The main purpose of a city is to maximize choice and minimize distance. For this reason, the walkability in urban geographic areas is critical. Pedestrians walk in a “grid pattern” in denser mixed-use areas. A safe and pleasant walking environment is the key to making this work. Running through intersections shouldn’t be the way to get side to side. A grid makes it easier for pedestrians to access various designations – to take shortcuts within an area. Above all, Pedestrian connections better connect Pasadena residents and visitors to major downtown shopping areas – Old Pasadena, Civic Center/Midtown, Playhouse Village and South Lake Avenue. The central district has more than the highest potential for walking in the city – people are walking now in the district and will do so for the foreseeable future. We should make it easier and safer for people to get around without a car. In a competition between horses and power at the foot, power always wins. Drivers who cause pedestrian crashes rarely suffer the physical consequences, but pedestrians always suffer.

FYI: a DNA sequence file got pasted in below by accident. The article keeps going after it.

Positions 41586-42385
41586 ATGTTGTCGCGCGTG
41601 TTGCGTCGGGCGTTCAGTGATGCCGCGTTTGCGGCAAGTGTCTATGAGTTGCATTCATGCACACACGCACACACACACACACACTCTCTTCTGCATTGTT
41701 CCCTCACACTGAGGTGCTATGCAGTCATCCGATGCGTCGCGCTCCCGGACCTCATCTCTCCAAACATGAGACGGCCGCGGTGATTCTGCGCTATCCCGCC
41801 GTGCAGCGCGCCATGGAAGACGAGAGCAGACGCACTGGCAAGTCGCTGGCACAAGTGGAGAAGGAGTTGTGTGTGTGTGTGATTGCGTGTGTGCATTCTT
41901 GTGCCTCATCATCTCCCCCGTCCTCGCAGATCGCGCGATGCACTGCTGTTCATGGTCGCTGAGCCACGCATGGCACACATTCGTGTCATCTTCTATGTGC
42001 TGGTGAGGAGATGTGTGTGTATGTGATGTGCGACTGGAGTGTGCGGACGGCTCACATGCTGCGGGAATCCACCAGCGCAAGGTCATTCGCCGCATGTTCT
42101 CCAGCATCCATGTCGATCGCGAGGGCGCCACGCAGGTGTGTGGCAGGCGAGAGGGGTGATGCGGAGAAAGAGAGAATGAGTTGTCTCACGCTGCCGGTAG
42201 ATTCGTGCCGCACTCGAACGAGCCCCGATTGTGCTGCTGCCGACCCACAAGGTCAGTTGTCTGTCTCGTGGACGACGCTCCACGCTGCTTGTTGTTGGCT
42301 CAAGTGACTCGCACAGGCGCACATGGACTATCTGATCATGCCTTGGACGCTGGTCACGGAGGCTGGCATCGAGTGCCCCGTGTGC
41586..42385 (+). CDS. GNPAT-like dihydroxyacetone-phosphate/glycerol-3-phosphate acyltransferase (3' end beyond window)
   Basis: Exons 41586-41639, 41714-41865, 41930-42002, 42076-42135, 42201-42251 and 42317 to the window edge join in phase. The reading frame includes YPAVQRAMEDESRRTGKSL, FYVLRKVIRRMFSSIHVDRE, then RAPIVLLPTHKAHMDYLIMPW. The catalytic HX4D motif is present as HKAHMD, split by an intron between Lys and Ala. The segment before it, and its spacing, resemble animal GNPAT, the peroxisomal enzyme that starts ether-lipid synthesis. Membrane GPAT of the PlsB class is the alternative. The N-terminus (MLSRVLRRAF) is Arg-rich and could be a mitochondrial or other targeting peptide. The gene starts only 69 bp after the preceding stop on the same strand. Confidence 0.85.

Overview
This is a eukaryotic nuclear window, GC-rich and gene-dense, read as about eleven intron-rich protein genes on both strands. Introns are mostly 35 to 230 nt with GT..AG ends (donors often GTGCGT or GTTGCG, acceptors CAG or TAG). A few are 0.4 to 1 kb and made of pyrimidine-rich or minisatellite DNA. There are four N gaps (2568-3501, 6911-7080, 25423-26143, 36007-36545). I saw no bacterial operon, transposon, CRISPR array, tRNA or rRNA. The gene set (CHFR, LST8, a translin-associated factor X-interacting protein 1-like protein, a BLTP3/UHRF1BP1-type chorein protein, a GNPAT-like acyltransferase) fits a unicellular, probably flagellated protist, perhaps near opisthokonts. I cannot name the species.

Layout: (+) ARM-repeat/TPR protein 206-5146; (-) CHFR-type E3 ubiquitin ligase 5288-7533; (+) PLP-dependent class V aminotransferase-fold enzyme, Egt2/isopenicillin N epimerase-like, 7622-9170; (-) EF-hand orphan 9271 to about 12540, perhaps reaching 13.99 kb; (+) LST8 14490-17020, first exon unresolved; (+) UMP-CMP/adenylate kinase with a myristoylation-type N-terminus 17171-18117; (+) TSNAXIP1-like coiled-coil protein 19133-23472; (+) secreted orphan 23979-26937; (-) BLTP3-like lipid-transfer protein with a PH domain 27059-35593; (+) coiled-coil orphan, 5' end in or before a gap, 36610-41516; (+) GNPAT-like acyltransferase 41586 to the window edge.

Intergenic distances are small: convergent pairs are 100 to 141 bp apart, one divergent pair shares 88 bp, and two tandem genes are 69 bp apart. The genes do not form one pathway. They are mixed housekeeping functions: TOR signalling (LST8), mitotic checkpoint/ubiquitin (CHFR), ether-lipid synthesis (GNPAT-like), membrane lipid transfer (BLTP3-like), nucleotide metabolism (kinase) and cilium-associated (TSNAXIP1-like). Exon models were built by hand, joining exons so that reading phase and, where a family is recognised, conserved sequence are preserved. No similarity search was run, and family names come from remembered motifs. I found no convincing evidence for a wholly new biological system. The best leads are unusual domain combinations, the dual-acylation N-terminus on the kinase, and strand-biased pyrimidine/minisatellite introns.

The central district has the highest concentration of residents, employees, businesses, hotels, cultural and entertainment venues, offices, educational institutions, services and public buildings in the city, and more are on the way. According to the 2020 U.S. Census, there are approximately 25,000+ residents in the Central District city, with over 30,000 by 2025. It is important to note that the district has an estimated workforce of 50,000 people. This concentration of uses and the increase in residential density in the city requires walkability to make the neighborhood work – be a “City 15 minutes away” where people can “driving without a car”. We are below. According to local government commission, 75% of vehicle trips in California are less than a mile. In communities that have a compact, pedestrian-friendly environment, the Commission found that people are four times more likely to walk to their destination than to drive.

The last major pedestrian improvements in the Central District were made in Old Pasadena about 25 years ago, before the Central District’s strong population growth.


Five minutes all over town email survey conducted for the Walks in Pasadena! plan could not and did not identify the fine and nuanced pedestrian improvements needed to make the Central District a more livable and attractive urban space. Reinventing urban spaces for people requires a different mindset – when you focus on place, you do things differently. Well-known elements of the “pedestrian tool kit” are needed to turn Pitches in places. These elements are illustrated in the Pedestrian walks! plan, but few have been recommended for funding.